Breaking it Down

Just like how the connoisseurs of fine spirits and wine sommeliers have their own unique ways of describing the tastes and sensations experienced during the consumption of their respective drinks, the brewers and experts who exist within the world of beer use a number of bases on which to describe the taste of beer.

Irrespective of the specific type, all beer can be analysed upon the following four main flavour or taste attributes:

  • How Crisp & Refreshing it is
  • The Specific Types & Intensity of Fruit or Other Flavours
  • The Level of Bitterness Found in the Beer
  • Its Thickness or Mouthfeel

Other attributes, including its level of carbonation, variety of aromas, noticeable colour, and specific and unique flavours, are often sometimes mentioned as sub-descriptors that help to separate the taste of a particular beer apart.

This site helps to explain some of the additional taste qualities that are commonly attributed to beer.

Crisp & Refreshing Taste in Beer

Whilst almost all beers are seen as crisp and refreshing in their own right, different types and styles are typically more effective at creating this feeling than others.

The beers most proficient in leaving us feeling refreshed will almost always present as low to moderate in their thickness or mouthfeel, often containing limited to only mild levels of fruit flavours and bitterness, neither of which lingers.

It is also not uncommon for some styles of crisp and refreshing beer, many lagers in particular, to possess practically no hop or fruit flavours but a distinct maltiness instead, which manifests itself in a somewhat bready, biscuity, and sometimes subtly sweet taste that is often followed by a quick, crisp, and slightly bitter finish.

The Crisp & Refreshing Taste in Beer Explained

In any case, it is generally understood that lagers are more crisp in their finish and typically more refreshing than ales due to their often lighter character, less intense bitterness, and generally more subdued flavours that don’t leave our senses feeling overwhelmed.

One exception in the ale category are sour ales, which contain a wonderfully refreshing amount of tart acidity or sourness that acts as an excellent palate cleanser.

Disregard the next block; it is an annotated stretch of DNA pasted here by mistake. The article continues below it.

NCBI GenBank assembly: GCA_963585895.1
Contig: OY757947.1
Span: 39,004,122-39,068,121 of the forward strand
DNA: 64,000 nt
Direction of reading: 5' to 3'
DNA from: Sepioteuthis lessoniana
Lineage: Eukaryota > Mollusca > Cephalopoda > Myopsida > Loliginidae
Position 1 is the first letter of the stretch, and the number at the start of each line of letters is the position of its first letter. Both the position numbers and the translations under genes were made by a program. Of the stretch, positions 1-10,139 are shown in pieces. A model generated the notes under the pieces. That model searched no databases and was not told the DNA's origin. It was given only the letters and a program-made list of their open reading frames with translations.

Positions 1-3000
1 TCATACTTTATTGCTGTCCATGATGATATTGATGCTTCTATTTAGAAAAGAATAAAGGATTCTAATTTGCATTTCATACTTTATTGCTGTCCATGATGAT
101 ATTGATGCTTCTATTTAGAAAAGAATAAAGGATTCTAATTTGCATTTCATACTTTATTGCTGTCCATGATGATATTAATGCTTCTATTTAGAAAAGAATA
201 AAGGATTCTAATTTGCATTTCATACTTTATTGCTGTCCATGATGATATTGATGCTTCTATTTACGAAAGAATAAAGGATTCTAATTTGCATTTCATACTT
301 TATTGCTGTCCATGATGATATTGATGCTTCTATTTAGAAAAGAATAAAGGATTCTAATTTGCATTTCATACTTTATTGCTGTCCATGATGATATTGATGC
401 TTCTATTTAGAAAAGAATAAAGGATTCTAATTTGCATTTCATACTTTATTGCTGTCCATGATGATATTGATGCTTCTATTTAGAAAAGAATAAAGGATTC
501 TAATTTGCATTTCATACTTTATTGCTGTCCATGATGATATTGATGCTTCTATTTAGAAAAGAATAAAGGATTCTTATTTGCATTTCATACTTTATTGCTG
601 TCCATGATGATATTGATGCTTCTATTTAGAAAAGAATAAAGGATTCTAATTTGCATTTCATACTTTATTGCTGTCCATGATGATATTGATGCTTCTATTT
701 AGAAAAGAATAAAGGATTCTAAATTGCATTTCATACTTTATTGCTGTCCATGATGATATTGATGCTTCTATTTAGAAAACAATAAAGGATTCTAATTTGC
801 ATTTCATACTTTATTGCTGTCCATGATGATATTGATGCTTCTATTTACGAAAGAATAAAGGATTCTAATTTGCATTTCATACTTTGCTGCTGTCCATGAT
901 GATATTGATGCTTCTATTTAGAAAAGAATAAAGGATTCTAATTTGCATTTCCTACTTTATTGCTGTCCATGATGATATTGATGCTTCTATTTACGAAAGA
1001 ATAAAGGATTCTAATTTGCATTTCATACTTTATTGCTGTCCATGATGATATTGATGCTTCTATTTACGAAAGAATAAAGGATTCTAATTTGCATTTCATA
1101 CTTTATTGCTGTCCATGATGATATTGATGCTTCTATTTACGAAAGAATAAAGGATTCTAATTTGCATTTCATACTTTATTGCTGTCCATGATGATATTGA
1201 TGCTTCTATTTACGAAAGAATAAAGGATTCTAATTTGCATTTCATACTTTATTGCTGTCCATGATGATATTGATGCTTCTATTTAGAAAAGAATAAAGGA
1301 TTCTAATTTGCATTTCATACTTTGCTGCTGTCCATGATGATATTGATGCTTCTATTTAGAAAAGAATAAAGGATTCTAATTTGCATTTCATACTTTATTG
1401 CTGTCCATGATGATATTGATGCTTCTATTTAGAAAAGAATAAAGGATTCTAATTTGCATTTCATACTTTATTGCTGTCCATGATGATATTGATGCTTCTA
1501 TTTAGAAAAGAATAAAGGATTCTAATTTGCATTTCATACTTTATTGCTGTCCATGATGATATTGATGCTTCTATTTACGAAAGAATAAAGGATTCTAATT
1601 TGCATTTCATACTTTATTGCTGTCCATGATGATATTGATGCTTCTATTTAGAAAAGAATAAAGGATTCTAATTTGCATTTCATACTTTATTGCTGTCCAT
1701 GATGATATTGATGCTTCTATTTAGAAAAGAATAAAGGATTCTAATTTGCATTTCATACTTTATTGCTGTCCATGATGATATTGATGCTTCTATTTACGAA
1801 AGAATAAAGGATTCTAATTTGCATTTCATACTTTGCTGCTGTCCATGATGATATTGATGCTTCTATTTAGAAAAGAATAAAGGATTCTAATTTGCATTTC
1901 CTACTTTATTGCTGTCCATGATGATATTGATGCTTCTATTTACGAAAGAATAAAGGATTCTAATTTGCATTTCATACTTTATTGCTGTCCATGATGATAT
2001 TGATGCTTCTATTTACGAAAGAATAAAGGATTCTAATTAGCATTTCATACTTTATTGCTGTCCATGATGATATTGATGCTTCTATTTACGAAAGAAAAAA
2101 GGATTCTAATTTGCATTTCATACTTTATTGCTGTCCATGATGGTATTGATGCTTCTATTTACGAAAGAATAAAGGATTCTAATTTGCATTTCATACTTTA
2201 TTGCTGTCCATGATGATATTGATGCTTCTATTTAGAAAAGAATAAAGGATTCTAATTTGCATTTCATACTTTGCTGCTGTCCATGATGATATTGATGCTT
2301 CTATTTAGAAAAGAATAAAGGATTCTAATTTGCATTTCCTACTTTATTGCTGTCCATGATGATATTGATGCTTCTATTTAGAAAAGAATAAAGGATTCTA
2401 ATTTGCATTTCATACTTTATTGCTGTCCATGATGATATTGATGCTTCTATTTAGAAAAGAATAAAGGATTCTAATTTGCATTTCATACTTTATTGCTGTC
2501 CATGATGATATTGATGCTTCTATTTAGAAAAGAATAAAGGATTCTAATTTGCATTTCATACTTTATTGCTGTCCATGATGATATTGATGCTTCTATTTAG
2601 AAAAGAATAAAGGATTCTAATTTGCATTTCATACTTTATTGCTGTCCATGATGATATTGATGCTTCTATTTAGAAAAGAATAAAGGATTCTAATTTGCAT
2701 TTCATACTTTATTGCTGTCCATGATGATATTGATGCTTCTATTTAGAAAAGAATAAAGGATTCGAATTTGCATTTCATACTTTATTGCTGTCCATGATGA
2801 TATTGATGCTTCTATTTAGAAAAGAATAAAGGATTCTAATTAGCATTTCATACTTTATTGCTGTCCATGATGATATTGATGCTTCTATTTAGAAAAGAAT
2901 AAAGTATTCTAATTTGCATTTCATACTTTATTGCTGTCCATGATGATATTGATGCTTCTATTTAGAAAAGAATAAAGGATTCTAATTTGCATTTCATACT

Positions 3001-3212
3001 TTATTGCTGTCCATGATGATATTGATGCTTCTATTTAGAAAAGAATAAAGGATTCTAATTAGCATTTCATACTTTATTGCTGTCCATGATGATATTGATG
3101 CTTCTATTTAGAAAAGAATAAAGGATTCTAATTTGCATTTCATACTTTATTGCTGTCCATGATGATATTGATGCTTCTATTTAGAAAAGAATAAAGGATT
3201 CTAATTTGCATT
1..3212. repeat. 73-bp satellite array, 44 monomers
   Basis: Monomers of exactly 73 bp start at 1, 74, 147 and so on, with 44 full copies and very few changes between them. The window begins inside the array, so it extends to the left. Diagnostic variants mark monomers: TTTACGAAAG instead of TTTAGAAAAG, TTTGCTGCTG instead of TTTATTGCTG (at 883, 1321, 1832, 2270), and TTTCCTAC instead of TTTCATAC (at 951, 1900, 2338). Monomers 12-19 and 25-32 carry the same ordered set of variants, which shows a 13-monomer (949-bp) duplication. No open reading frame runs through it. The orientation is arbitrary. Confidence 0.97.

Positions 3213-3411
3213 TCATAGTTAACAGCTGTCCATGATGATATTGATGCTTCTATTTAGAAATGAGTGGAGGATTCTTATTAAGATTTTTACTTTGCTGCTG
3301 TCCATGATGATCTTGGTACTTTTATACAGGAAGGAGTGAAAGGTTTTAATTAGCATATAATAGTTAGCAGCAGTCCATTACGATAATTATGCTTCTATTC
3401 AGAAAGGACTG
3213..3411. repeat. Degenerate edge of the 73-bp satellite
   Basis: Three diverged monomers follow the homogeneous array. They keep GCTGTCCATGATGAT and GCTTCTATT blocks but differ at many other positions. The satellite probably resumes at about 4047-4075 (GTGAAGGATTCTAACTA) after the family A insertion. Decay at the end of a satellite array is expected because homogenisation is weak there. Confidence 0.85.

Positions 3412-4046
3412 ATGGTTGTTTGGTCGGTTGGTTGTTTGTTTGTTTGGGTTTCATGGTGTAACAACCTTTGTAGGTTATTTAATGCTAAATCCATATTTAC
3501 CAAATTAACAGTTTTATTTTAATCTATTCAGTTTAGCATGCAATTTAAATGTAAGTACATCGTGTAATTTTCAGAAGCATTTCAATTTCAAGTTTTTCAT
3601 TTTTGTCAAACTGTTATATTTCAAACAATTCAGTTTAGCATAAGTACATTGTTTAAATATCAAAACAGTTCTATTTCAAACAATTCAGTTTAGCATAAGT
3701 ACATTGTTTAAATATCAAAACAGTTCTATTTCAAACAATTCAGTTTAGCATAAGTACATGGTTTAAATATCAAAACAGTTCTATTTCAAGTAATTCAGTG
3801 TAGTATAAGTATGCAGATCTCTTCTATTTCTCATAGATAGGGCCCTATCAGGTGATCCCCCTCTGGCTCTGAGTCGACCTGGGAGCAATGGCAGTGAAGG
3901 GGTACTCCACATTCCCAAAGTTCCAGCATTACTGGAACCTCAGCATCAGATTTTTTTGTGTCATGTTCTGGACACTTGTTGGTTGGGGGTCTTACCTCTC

When looking to describe how crisp and refreshing a beer is, it is often best to look at and explain how heavy the beer feels when sitting in your mouth and how strong both the bitterness and fruit flavours are, as those that are light in all three of these aspects are almost always the most crisp and refreshing.

Fruitiness in Beer

It is common when tasting beer, in particular many styles of ale, to be confronted by the aromas and taste of fruits, herbs, or spices, with some common examples often including:

  • Citric Fruits
  • Tropical Fruits
  • Herbal & Spice Flavours
  • Grassy Flavours
  • Earthy Notes

Whilst it is sometimes the case that these materials are used during the production of the beer considered, it is far more likely that these fruity, herbal, or spicy sensations are born as the result of hops, although it can also come from particular strains of yeast or even from the malts used.

As mentioned previously, hops and yeast both provide additional flavour or bitterness to a beer, among other things, that helps, in part, to reduce the often bready or roasty sweetness imparted by the malt.

Depending upon the strain of both the hops and yeast used by the brewer, and when along the brewing cycle the hops are implemented, the bitterness and taste of the resulting beer will be significantly affected.

Fruitiness in Beer Explained

As a general rule, if hops are added early during the brewing process then the final beer can be expected to be high in bitterness and fruity, herbal, or spicy flavours.

The opposite is true when hops are included later or near the end of the brewing cycle, as this tends to add a far more delicate bitterness and subtle taste and aroma of fruits, herbs, or spices.

With yeast, particular strains, especially when left unfiltered from the final beer, can produce unique and interesting flavours, exemplified in the flavours of coriander and banana found in many German wheat beers.

It should be noted, however, that brewers have historically used various spices, fruits, and herbs, such as orange peels or coriander, as the main ingredient to add additional flavour to their beers and many brewers today still follow this practice.